Canadian Lawyer

September 2020

The most widely read magazine for Canadian lawyers

Issue link:

Contents of this Issue


Page 29 of 51

SPECIAL REPORT 28 CHANGEMAKERS SUSAN WORTZMAN Toronto Partner, McCarthy Tétrault LLP Early in Susan Wortzman's legal career, she served as a litigator who dealt with complex cases for which she had to handle millions of paper documents. This experience sparked her interest in innovation and in the deployment of technology to speed up legal processes. Wortzman founded MT>3, a division of McCarthy Tétrault that focuses on e-discovery, information governance and digital information management. In one instance, MT>3 received an urgent request to support a client investigation one Friday evening. By Saturday morning, the division had ingested 300 GBs of data, totalling 1,278,555 records, and by Monday, the review had begun. In another matter, which involved a public sector client, MT>3 developed a responsive database system within 48 hours from the client's initial request and at no cost to the client. These examples show the division's commitment to meeting its clients' objectives with agility, accuracy and affordability. Wortzman's leadership in the e-discovery community is also evidenced by her involvement in the Sedona Canada Working Group, which played a key role in the development of provincial and national guidelines for e-discovery. HUMAN RIGHTS, ADVOCACY AND CRIMINAL NADER R. HASAN Toronto Partner, Stockwoods LLP Nader Hasan is a lawyer who has participated in numerous criminal, regulatory and constitutional law cases spanning a range of important issues, such as climate change, national security and the rights of Indigenous and racialized persons. This year, Hasan has appeared before the Court of Appeal in R. v. Sharma, which may potentially be an important case discussing the over-incarceration of Indigenous individuals, and in R. v. Morris, which brings up the timely issue of systemic anti-Black racism in sentencing. He is also acting on behalf of the Faqiri family in the case involving the death of Soleiman Faqiri, a mentally ill prisoner who died while in solitary confinement. Last year, he represented seven youths in a constitutional challenge that questioned the Ontario government's choice to reduce its climate change targets. He is also an adjunct professor at the University of Toronto Faculty of Law, where he has taught classes on evidence, crime and punishment, as well as an advisory board member at the university's David Asper Centre for Constitutional Rights. CHANGEMAKERS TERRI-LYNN WILLIAMS-DAVIDSON Vancouver Principal Lawyer, White Raven Law Terri-Lynn Williams-Davidson is an Indigenous and environmental lawyer who has, since her call to the B.C. bar in 1996, represented the Haida Nation before all levels of court, including the Supreme Court of Canada. Williams-Davidson is committed to defining and transforming relationships between Indigenous communities, the judiciary and the Crown. She has participated in cases and in reconciliation negotiations advocating the Haida Nation's rights to lands, waters and resources. She has challenged the Enbridge Northern Gateway Project. She recently appeared before the Supreme Court of Canada to help the justices understand Indigenous laws and their role in co-operative federalism. She also leads a case that asks for a declaration of Aboriginal title to Haida Gwaii and which may potentially be the first case in Canada to address Aboriginal title to ocean spaces. She seeks to preserve Haida laws and culture through her activism, music and art. She is a member of the Raven Clan from the Haida Nation. TOP 25 MOST INFLUENTIAL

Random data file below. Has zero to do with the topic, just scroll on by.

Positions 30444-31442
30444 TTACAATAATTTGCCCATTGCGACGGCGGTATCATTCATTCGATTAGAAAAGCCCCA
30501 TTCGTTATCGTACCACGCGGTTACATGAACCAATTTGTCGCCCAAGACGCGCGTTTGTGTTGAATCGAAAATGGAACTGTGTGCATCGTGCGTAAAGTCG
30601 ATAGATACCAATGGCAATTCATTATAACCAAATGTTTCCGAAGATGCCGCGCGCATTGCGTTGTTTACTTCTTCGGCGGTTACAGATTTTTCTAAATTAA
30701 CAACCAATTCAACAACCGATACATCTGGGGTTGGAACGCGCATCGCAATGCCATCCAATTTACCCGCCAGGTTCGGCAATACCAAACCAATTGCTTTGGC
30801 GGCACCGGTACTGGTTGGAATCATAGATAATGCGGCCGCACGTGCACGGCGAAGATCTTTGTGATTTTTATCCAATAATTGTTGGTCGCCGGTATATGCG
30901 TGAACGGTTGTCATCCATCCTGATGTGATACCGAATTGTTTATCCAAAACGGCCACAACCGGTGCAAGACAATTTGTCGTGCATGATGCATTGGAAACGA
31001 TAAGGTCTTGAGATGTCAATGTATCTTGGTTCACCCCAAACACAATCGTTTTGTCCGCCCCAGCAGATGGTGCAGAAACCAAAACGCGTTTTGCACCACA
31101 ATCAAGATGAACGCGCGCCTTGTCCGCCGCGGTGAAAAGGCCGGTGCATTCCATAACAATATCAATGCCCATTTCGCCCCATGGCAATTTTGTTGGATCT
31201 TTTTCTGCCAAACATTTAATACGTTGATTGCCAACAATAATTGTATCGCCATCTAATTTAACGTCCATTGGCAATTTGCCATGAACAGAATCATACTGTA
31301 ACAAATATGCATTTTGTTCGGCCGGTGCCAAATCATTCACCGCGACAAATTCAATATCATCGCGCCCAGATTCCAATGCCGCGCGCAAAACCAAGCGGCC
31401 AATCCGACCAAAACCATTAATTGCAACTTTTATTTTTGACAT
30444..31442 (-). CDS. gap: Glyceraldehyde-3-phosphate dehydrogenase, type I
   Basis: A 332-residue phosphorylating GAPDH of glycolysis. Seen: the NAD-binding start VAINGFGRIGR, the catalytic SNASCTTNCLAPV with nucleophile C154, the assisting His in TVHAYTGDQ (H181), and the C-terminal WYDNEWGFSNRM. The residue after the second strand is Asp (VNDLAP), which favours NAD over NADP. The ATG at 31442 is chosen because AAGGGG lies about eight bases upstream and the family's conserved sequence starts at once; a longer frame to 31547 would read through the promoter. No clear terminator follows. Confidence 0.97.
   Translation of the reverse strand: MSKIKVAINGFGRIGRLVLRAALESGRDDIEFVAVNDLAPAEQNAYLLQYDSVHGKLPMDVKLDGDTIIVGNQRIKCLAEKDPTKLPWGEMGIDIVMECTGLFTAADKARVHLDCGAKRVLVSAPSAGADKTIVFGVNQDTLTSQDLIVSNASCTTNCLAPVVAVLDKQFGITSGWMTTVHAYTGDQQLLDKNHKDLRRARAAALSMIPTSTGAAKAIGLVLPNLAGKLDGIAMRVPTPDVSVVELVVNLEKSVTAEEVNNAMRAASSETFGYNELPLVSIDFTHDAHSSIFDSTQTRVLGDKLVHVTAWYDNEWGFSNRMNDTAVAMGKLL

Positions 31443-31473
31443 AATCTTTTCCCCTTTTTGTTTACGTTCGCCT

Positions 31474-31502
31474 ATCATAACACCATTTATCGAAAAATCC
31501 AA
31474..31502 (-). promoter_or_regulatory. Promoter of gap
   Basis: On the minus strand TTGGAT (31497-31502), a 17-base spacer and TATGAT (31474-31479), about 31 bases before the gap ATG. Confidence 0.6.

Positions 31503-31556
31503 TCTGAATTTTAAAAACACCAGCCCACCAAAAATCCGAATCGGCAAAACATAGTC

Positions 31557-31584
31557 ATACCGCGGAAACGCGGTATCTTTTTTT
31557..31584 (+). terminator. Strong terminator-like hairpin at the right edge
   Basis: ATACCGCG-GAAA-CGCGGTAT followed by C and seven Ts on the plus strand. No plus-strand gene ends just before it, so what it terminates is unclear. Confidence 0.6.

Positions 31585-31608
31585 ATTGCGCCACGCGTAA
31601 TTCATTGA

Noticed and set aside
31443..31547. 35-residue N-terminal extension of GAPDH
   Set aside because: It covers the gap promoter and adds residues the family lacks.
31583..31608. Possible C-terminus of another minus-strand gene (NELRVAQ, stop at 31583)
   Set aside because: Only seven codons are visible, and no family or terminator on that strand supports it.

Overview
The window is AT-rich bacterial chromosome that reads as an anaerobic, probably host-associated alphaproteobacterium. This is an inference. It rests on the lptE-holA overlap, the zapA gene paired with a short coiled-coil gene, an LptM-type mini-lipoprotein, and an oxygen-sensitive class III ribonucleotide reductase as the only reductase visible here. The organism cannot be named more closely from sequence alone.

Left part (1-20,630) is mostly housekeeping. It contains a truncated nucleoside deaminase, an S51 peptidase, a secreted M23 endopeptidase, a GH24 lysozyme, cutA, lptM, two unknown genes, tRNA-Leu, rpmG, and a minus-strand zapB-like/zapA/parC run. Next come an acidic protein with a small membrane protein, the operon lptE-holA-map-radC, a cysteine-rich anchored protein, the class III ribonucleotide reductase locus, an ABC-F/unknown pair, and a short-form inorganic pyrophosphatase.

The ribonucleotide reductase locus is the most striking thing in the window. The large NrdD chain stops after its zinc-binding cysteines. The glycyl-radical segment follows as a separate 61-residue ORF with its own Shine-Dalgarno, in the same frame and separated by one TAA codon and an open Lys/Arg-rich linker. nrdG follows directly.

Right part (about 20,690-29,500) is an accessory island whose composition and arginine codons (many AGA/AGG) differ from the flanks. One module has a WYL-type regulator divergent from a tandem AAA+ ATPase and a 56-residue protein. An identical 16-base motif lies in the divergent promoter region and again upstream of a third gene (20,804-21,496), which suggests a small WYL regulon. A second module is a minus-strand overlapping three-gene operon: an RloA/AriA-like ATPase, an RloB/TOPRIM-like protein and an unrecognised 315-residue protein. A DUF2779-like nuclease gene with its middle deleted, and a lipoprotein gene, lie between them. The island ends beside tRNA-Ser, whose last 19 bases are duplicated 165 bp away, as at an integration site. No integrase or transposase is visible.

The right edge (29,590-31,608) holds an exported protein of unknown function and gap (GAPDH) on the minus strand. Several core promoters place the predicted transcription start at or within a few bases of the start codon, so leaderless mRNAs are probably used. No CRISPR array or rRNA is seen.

Articles in this issue

Links on this page

Archives of this issue

view archives of Canadian Lawyer - September 2020